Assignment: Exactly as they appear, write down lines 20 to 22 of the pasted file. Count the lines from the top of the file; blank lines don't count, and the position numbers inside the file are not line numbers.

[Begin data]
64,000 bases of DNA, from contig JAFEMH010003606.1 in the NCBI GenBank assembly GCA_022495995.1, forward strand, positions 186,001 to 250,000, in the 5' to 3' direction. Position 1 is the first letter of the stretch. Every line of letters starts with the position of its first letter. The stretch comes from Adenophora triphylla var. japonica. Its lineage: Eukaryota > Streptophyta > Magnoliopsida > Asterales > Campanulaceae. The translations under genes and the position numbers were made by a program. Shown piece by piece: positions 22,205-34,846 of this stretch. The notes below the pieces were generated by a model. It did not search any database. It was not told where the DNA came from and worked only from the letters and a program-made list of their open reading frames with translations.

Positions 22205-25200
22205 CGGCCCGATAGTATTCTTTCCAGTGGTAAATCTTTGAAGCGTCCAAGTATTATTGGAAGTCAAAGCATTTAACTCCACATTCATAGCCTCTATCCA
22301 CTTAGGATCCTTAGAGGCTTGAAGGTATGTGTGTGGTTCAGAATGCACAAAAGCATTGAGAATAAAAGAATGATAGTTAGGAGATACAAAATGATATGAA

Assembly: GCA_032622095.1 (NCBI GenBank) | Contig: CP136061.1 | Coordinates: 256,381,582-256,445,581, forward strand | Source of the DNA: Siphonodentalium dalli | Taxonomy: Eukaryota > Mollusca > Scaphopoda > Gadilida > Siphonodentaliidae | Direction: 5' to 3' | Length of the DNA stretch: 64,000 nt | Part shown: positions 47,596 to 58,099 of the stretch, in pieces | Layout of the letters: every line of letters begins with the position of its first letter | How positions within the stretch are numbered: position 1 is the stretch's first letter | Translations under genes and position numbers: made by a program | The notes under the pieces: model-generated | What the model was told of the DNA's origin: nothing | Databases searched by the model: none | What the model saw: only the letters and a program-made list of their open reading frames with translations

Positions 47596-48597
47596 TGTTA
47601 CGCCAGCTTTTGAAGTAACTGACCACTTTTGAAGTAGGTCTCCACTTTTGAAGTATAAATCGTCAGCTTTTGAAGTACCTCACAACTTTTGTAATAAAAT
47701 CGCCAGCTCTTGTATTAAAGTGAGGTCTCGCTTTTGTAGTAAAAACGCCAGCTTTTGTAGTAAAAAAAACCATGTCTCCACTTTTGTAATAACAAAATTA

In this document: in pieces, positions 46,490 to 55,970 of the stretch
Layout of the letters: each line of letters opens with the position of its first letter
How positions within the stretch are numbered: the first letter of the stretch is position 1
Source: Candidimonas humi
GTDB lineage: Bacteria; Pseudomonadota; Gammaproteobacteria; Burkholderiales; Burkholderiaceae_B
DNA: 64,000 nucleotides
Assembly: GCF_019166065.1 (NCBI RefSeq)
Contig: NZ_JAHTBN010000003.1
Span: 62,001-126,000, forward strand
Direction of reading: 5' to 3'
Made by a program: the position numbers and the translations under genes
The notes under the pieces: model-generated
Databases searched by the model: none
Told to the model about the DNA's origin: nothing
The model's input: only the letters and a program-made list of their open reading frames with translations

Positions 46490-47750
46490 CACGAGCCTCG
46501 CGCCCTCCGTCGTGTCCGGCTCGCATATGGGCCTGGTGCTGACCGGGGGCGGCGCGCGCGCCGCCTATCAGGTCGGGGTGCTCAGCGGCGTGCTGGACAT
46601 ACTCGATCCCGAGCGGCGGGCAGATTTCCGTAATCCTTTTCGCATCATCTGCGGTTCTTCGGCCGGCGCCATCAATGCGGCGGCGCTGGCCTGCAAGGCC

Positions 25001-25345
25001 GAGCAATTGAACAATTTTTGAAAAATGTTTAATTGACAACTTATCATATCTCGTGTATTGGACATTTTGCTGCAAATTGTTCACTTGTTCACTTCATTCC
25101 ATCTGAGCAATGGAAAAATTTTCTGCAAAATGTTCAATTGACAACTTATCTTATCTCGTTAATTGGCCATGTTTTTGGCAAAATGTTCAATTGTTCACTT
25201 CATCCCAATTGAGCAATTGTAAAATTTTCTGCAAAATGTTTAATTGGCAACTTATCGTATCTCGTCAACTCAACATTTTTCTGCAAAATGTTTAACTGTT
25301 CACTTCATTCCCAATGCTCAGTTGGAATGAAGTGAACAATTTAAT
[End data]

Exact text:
Made by a program: the position numbers and the translations under genes
The notes under the pieces: model-generated
Databases searched by the model: none